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Dear Friends and Neighbors,

The first few weeks of the legislative session have been filled with committee hearings and constituent meetings. The full House of Representatives has started to debate and pass legislation over to the Senate. Last week we considered some education-related bills including:

  • a bill to streamline high school assessments by expanding some of the alternatives for students related to graduation requirements. House Bill 2214 would provide more flexibility to local districts and students;
  • House Bill 1737 to help address the substitute teacher shortage across the state. It would allow school districts in need of substitute teachers to employ retired teachers without putting their retirement benefits in jeopardy; and
  • House Bill 2366 that would set up a new education funding task force to find a solution to the state's overreliance on school levies to pay for basic education. It would also provide stability in education funding and some much-needed property tax relief to the people of Clark County.

Many different bills and issues are being debated this short session, but what is concerning are the issues the majority party in the House does not want to address. Many of them coming from overreaching court decisions and agency rulings.

Rep. Vick speaks on the House floor.Two-thirds vote for tax increases: Recently, a King County judge declared Initiative 1366 unconstitutional, despite it being the sixth time voters in Washington have approved an initiative requiring a two-thirds vote to increase taxes. In an effort to implement what the voters want, House Republicans tried a procedural move during floor action last week to bring up a bill that would send a constitutional amendment to the voters requiring a two-thirds vote to raise taxes. Unfortunately, House Democrats defeated our attempt on a party line vote of 48-49.

Bathroom/locker room issue: I have heard from many of you regarding the Human Rights Commission's rule allowing people who identify as male to use women's restrooms and locker rooms and vice versa. The ruling lacks common sense and I, like many of you, are concerned about potential abuses of the ruling.

There is legislation being worked on that would repeal or amend the rule. However, the chair of the House Judiciary Committee has said she will not allow any bill to be heard on the issue.

There are also some concerns on if proper procedures were followed in adopting the new rules. Watch the executive director of the commission attempt to answer questions before the House General Government and Information Technology Committee. After watching the video, it is easy to see why there is a distrust with government agencies and unelected commissions. I will keep you updated on how this issue progresses.

You can also contact the commission and share your comments. Click “Human Rights Commission” for their contact information and email comment form.

Charter schools: In September, the state Supreme Court ruled our state's charter schools unconstitutional. Senate Bill 6194 recently passed by the Senate would fund charter schools with lottery money and address the problems that caused the court to rule the schools unconstitutional. There is bipartisan support in the House for a solution. However, no hearings have been scheduled and the governor has also been slow to express his support for charter schools and a legislative solution.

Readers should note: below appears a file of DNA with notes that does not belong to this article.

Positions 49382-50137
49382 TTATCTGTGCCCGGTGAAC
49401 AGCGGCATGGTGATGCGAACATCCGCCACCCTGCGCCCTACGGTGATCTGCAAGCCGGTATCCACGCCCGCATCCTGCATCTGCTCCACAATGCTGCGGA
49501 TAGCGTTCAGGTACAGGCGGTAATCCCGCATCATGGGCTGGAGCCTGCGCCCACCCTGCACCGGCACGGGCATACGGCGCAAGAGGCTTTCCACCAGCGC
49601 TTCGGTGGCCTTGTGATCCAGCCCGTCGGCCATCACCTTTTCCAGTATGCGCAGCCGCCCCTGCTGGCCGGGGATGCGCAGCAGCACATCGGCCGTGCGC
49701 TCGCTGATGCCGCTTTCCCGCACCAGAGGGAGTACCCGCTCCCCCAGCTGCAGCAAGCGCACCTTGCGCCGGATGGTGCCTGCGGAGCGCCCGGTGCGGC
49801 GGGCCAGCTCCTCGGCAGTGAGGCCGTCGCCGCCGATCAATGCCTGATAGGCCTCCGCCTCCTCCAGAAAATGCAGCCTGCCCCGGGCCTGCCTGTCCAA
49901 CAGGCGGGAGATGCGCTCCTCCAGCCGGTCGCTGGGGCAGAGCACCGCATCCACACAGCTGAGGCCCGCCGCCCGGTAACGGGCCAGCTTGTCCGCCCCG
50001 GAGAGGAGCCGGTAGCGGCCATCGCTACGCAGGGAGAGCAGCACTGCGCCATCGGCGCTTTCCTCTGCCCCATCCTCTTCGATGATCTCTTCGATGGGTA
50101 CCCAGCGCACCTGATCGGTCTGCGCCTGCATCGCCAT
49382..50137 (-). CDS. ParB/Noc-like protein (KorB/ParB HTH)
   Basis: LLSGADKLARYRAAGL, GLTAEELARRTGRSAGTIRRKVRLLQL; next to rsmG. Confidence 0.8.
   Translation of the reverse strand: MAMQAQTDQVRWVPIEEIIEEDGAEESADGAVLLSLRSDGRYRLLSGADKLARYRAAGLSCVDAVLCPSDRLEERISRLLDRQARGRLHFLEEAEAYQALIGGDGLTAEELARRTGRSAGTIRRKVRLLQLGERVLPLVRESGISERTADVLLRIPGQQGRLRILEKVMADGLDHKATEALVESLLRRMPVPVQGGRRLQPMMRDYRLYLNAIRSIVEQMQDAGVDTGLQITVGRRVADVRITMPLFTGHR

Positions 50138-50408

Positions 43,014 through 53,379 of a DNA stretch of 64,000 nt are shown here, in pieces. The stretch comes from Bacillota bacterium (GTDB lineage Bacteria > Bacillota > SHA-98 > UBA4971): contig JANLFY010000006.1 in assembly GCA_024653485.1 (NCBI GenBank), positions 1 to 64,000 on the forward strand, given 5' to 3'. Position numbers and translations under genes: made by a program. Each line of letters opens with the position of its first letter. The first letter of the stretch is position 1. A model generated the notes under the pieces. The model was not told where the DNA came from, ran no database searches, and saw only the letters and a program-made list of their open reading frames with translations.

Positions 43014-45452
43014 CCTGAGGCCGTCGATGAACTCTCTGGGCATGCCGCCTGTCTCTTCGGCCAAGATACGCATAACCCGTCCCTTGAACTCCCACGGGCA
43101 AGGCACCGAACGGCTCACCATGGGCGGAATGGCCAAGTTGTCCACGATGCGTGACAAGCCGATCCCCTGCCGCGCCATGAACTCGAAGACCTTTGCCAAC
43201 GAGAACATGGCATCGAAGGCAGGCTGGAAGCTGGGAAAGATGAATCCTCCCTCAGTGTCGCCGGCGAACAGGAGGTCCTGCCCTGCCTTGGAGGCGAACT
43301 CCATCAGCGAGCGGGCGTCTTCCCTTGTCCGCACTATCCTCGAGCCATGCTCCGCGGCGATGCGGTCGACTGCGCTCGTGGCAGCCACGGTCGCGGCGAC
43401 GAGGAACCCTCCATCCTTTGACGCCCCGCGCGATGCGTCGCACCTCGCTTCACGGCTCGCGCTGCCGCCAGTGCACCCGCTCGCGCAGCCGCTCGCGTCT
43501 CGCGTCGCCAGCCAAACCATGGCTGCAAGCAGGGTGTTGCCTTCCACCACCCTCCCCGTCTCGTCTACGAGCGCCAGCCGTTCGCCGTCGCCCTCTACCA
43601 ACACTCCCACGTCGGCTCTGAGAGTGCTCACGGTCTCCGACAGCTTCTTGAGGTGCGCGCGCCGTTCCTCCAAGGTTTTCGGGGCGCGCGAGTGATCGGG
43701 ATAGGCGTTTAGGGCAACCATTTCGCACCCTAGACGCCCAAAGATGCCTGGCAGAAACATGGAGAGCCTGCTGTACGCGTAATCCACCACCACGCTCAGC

Department of Corrections' (DOC) early release of prisoners: The governor's office has been conducting an investigation to the early release of prisoners by DOC. However, the Senate has launched their own investigation, to avoid what would appear to be a conflict of interest, since the governor oversees our state agencies and appoints their department heads. Two deaths have already been tied to the early release. It is essential we hold state agencies accountable for these types of situations. We hope to get some answers as to how this could possibly happen over such a long period of time, and determine if any legislative action could help prevent this from happening in the future.

Rep. Brandon Vick testifies on his legislation before the Senate Commerce and Labor Committee.This week in Olympia

You can always stay up-to-date on bill hearings and floor action during the legislative session by visiting leg.wa.gov. Here, you'll find committee agendas, information on specific bills, visitor information and much more.

With my business background, and as the ranking Republican on the House Business and Financial Services Committee, I am continually looking for opportunities to remove the barriers and burdens our employers and businesses encounter on a regular basis. I have three pieces of legislation that either streamline regulations or eliminate unneeded steps for some types of businesses:

  • House Bill 2433 would update certified public accountancy laws;
  • House Bill 2565 would reduce the frequency of local and sales and use tax changes; and
  • House Bill 2584 would protect employers' financial and security information submitted to the Liquor and Cannabis Board.

All three bills should be voted out of their respective committees this week and continue to move through the legislative process.

If you have questions about any of the issues in this update or any others before the Legislature, please do not hesitate to contact my office.

It is an honor representing you.


Brandon Vick

State Representative Brandon Vick, 18th Legislative District
465 John L. O'Brien Building | P.O. Box 40600 | Olympia, WA 98504-0600
(564) 888-2271 | Toll-free: (800) 562-6000